Glimpse Into the Future of Media Giants
Last week, we saw a few interesting developments from some of the top digital media companies. And, it seems we all can see where they are headed in the future.
Bleacher Report has found a new way to engage its audience during the Super Bowl. It streamed a betting-based branded show on its Mobile app, YouTube channel and Twitter feed. DraftKings was the sponsor of the show, a company that runs fantasy sports contests and betting business. The show announced the bets that DraftKings offers for the Super Bowl.
The show gained 1 million views across all the platforms. It was five times the average number of views for B/R’s live videos. Almost 16000 people commented on it and made it the second most engaging video on the publisher’s app history. Betting users are five times more engaging than non-betting users and 59% of its national audience bet on sports.
Such partnerships can be highly beneficial to publishers. Apart from the sponsorship amount, publishers can also charge a cost per acquisition fee.
The Washington Post
WaPo has created a new title called Instagram Editor to grow its subscription business. The new editor will work with a team to expand its identity beyond publishing. The team will use vertical, visual storytelling for the expansion. It’ll have a social producer, a video producer, and a designer. The ultimate objective is to convert the Instagram followers to paying subscribers. It’s important to note that Instagram is the fastest growing acquisition channel for the Post.
The New York Times
You must be already aware that the NYT is working on its first-party data before the cookie crumbles. The publisher has successfully generated 20% of its ad revenue from it in Q4 2020. Last year, the same number stood at just 7%.
The overall ad revenue fell 2%. The focus remains on being a subscription-first business. The publisher has already stopped running open market programmatic ads in its apps and closed its two advertising services businesses.
Publishers moving away from third-party cookies is a common sight these days. The Bleacher Report is doing it via sponsorships. The Washington Post is finding subscribers on social media. The NYT is using its first-party data. Decreasing their dependence on the cookie is helping them in diversifying their revenue. It is safe for your business when you have many income streams. How many do you have?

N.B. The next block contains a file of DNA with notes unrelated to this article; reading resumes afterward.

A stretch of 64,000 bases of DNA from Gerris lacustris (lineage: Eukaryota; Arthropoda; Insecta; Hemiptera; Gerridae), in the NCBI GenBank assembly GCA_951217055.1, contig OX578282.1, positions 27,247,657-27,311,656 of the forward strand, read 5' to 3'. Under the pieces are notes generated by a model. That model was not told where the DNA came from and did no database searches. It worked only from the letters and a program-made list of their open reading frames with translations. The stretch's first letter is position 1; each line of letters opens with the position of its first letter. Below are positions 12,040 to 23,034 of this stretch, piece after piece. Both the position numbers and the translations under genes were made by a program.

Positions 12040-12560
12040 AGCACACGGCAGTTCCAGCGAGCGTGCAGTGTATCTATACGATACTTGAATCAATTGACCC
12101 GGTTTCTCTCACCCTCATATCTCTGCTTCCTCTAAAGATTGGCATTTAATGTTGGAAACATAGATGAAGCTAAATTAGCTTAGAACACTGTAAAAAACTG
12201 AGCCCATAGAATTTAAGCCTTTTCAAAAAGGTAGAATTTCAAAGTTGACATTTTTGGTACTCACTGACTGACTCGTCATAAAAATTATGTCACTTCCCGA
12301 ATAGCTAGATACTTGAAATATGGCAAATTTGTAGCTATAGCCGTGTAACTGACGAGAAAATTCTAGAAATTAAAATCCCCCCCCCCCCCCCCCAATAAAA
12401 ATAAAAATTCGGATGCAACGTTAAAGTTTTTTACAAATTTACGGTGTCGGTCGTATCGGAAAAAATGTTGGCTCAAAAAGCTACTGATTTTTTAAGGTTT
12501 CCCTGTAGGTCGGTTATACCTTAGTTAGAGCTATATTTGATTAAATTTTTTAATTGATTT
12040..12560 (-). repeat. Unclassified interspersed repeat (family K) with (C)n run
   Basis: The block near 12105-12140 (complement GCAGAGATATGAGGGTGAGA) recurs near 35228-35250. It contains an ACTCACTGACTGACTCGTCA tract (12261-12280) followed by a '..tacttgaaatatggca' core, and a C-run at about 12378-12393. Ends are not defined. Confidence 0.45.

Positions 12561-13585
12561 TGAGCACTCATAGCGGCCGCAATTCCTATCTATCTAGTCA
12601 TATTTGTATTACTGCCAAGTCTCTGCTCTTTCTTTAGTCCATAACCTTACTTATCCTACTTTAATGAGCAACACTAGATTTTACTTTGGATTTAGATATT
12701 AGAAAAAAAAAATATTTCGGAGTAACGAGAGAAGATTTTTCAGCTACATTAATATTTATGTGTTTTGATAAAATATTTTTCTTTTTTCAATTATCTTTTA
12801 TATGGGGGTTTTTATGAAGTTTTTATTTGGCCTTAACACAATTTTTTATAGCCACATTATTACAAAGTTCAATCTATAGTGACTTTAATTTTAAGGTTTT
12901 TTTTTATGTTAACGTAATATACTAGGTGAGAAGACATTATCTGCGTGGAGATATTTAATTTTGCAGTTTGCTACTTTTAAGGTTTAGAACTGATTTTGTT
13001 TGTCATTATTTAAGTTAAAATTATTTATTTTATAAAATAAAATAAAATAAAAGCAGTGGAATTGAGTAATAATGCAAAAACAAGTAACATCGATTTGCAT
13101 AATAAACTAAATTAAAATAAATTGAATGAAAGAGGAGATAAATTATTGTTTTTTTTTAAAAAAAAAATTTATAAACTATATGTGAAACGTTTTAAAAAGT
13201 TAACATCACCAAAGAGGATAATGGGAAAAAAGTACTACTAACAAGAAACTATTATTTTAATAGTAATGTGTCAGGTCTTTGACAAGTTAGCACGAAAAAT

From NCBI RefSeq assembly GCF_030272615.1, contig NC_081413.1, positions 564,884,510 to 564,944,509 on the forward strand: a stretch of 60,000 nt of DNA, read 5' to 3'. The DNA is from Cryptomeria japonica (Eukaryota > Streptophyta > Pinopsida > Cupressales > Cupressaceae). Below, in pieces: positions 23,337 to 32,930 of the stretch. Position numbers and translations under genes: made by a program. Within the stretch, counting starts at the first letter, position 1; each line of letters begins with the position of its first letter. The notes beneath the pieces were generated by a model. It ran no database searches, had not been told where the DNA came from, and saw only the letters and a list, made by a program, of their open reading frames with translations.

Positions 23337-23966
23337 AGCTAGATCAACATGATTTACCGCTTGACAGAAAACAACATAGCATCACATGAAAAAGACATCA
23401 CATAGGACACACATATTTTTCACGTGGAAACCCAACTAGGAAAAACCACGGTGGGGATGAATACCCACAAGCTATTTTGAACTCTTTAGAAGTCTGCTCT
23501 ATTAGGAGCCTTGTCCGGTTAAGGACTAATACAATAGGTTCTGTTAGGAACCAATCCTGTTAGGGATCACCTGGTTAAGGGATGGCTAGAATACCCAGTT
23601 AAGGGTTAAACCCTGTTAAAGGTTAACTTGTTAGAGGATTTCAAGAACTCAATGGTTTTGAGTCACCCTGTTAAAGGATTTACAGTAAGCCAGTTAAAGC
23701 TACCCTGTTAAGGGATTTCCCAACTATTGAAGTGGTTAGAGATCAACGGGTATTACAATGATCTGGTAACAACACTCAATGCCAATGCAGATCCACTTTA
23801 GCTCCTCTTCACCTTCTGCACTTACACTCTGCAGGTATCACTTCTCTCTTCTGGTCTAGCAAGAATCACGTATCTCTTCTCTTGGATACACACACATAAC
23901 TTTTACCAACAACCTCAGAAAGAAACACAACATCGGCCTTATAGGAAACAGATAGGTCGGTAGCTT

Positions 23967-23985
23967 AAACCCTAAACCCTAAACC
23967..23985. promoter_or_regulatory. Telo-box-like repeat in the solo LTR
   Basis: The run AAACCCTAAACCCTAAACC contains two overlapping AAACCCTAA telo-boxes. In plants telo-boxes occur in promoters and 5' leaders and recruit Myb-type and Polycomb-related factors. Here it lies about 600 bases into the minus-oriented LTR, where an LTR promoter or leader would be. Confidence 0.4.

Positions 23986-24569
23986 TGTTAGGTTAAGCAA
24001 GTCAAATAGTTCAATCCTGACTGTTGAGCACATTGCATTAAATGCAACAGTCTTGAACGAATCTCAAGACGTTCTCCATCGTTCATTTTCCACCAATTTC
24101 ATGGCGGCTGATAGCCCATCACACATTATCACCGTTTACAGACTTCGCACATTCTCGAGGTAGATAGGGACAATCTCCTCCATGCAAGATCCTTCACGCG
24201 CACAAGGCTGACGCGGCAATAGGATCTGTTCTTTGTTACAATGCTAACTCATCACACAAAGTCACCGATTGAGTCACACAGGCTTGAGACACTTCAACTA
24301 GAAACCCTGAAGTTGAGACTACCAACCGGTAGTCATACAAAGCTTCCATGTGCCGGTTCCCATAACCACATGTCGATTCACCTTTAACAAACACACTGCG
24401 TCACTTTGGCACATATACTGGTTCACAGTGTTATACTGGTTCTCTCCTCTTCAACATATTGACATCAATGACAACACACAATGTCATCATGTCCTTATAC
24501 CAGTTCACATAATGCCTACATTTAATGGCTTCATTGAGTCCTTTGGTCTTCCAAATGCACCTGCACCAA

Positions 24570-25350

Advertiser Sentiments in 2021
2020 was a unique year for the ad tech industry. We saw a lot of KW blocklisting, shrinking ad spends, spiking traffic and subscriptions. Everything uncommon took place in the last year. So what about 2021? Has anything changed? Let’s see what Digiday discovered:
- Harvin Gupta, director of solutions engineering at Xandr, says “Advertisers have realised if they completely stop advertising against any and all COVID-19 content they are cutting out most of the available supply so they have had to adapt accordingly.”
- The pandemic has surely made it difficult for advertisers to maintain their brands image by avoiding COVID-19 related content. But it has also given many opportunities for their business. For example, e-commerce demand increased during the lockdown. So marketers are focusing on when to spend; not whether they should.
- Q4 2020 showed a strong recovery in ad spends despite stricter lockdowns in the U.S. and Europe. The trend is most likely to continue. The vaccination process can propel the consumer demand further. So the advertisers have their eyes on it.